Pet Dental Health Month
February is pet dental health awareness month.
This episode of Vet Chat with Dr.Ryan Llera, we share a veterinarian’s insight and a pet owner’s experience of maintaining our pets dental health.
A veterinarian’s insight into pet dental health:
Dr. Ryan Llera explains the importance of dental health in our pets.
Dental health is one of the most overlooked and under treated conditions involving pet health. Yet, it can have some of the biggest implications. Pet owners may notice it when they smell bad breath or in more advanced stages, if the pet has problems eating. Sometimes this pain is due to loose or broken teeth. In cats particularly, we can see what is called a feline odontoclastic resorptive lesions, or FORLs. These FORLs are the closest cats get to actual cavities. With both dogs & cats, we can see abscesses develop at the tooth roots which aside from infection, if found in the lower jaw, can actually cause the bone to break if it weakens in just the right spot.
As dental disease progresses, larger issues can come into play from the standpoint of infectious diseases. Bacteria in the mouth (they’re the actual cause of the smell) spread through the bloodstream and can affect organs such as the liver, heart, & kidneys. This leads to some significant illnesses that may require hospitalization, or in the worst cases, organ failure.
Fortunately for your pet, you can help manage this vital part of their health starting at an early age. Daily tooth brushing with enzymatic pet toothpaste is the most ideal. Another consideration is dental diets from your veterinarian. These diets are different in that their makeup prevents them from crumbling as easily as other diet and therefore scrapes the teeth as they eat. How much simpler can it get?! Through proper maintenance, cleanings under an anesthetic may be kept to a minimum over the years and your pet can have a great smile!
The pet owners experience:
My personal experience maintaining dental health in my cat.
I’m experiencing first hand the benefits of maintaining my pet’s mouth and dental health. However, my cat Lily is experiencing the after effects of keeping her mouth and teeth healthy.
My cat Lily is 14 years old. When I think back to when Lily fist came into our home I don’t recall reading or hearing much about the importance of brushing your pets teeth. I assumed if my cats were eating dry food it would be enough to scrap the tartar from their teeth. It’s because of not being aware of the importance of brushing my pet’s teeth that I never started brushing Lily’s teeth as a kitten. The chance of Lily allowing me to brush her teeth now is non-existent.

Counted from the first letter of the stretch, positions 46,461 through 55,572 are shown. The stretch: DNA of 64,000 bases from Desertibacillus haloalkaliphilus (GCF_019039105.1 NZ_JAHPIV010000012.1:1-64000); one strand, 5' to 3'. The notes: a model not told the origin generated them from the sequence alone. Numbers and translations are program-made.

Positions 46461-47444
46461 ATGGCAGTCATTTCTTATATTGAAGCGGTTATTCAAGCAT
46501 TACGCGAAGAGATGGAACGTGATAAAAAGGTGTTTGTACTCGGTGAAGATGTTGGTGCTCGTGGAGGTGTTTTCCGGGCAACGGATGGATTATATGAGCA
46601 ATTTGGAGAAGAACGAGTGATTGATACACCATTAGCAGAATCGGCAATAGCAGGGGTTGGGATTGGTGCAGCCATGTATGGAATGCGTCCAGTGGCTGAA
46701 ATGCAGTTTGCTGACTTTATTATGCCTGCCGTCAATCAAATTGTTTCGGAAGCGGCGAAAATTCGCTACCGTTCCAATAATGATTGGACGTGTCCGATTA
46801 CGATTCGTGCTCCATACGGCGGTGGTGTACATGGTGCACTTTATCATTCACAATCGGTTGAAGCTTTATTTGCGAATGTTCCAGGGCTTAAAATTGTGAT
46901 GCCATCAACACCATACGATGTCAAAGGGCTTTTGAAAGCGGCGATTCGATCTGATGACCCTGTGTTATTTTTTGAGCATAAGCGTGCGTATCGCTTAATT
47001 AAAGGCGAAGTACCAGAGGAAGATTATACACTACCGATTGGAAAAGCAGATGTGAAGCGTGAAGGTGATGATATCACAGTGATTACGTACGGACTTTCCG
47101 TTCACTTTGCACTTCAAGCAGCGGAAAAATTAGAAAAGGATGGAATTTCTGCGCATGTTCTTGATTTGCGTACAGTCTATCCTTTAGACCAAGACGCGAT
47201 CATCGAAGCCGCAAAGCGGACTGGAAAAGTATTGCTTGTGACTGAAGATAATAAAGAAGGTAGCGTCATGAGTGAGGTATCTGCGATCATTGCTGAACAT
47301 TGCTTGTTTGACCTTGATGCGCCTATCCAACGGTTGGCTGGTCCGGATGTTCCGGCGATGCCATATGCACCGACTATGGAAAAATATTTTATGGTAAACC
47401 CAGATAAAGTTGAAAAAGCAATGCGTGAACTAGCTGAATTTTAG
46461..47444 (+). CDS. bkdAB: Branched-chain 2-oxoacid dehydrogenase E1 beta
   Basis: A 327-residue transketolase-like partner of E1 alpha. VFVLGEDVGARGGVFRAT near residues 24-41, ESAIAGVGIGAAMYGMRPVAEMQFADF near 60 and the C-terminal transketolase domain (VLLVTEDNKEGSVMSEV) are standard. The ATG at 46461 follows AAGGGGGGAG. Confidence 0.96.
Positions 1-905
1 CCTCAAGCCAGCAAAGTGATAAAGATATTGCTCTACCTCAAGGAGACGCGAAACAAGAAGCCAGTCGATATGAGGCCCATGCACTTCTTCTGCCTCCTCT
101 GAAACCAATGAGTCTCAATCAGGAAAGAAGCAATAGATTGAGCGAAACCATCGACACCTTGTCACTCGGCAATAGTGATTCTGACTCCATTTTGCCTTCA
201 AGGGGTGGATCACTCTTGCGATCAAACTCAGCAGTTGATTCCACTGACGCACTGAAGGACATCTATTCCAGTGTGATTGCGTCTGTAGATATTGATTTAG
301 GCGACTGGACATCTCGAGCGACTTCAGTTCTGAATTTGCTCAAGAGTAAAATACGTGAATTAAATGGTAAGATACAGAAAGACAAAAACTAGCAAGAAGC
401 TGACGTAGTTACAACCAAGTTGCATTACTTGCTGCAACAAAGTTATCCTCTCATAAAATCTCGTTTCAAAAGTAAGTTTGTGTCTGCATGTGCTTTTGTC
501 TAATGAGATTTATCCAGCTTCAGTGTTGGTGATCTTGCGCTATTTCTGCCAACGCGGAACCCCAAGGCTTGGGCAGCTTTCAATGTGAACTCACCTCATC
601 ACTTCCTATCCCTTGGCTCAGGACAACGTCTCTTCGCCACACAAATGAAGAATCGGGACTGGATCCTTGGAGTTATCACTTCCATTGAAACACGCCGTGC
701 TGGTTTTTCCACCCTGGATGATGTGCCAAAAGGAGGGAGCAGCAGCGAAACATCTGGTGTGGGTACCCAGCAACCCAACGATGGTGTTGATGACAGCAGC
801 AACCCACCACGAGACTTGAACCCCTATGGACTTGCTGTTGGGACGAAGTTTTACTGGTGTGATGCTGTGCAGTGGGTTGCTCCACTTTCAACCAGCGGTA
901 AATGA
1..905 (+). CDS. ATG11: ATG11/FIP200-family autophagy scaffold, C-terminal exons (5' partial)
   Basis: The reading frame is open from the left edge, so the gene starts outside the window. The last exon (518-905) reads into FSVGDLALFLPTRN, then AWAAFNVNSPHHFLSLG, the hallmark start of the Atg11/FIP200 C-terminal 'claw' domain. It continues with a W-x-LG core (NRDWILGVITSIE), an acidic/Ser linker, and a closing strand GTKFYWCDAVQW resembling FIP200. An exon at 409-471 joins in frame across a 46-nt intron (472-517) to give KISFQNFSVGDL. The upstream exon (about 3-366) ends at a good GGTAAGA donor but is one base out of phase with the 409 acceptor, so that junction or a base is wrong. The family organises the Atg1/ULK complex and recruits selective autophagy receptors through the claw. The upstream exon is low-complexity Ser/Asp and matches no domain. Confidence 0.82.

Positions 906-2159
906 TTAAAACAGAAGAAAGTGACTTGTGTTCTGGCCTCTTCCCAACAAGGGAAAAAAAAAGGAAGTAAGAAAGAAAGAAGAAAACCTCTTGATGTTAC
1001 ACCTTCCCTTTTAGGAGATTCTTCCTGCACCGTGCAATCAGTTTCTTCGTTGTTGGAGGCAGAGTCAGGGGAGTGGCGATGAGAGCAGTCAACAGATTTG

A few of years ago Lily had her first dental cleaning. Everything went well and Lily came home sporting a fresh mouth and tartar-free teeth.
As Lily has aged – sorry the pun – she became “long in the tooth”, literally!
Lily’s two fangs were becoming longer and could easily be seen hanging down below her upper lip. The tarter was starting to build up again, her breath was no longer fresh smelling and her gums were becoming red and inflamed. After a consultation with our vet, it was determined Lily should be booked for a dental cleaning, removal of her two fangs, possibly a molar as well.
I admit, the thought of Lily being sedated at 14 years of age was a real concern for me. So Lily had a complete physical checkup that included a full pre-anesthetic blood workup. The results came back favourably and a surgery date was booked.
The first night and day following Lily’s dental surgery was the most unpleasant for Lily, and the greatest concern for us. Lily was wobbly on her paws, tired, not interested in eating, and she definitely couldn’t understand the feel of having missing teeth! As for us, we had a tiring first night, constantly watching Lily, making sure she remained calm and not wipe or rub her face disturbing the stitches.
A week has passed since Lily had her dental surgery; two fangs were removed, the remainder of her teeth cleaned and tartar removed. Thankfully there was no need for further extractions and the remainder teeth are healthy.
What has stuck me most since her dental work is Lily seems happier! She has adjusted well to missing her fangs, her breath no longer stinks, she is eating more, and has become more social and loving towards us. Could it be that Lily was in pain? Were her teeth and gums bothering her that much before the dental surgery?
I can’t be sure of the answer, but I know we have a happier, healthier cat!
- Do you brush your pet’s teeth?
- Have any of your pets ever experienced a dental cleaning or tooth extraction?
- If so, did you notice a difference in their attitude?
A big thank you to my veterinarian Dr. Judy Au for all her support and care of Lily, and for taking the before & after photos of Lily’s teeth and mouth.
Thank you Dr. Ryan Llera for sharing your professional insight of the importance of pet dental health.
Dr. Ryan Llera is a small animal veterinarian at the Kingston Veterinary Clinic in Kingston, Ontario. Though originally from Florida, he married a Canadian (who is also a vet!) and they share their home with 3 cats, 2 dogs, 2 horses, and a rabbit. Ryan is also a regular guest writer for the Ontario SPCA blog. You can find more of his writing at drryanllera.com or see what else he is up to on Facebook & drryanllera.com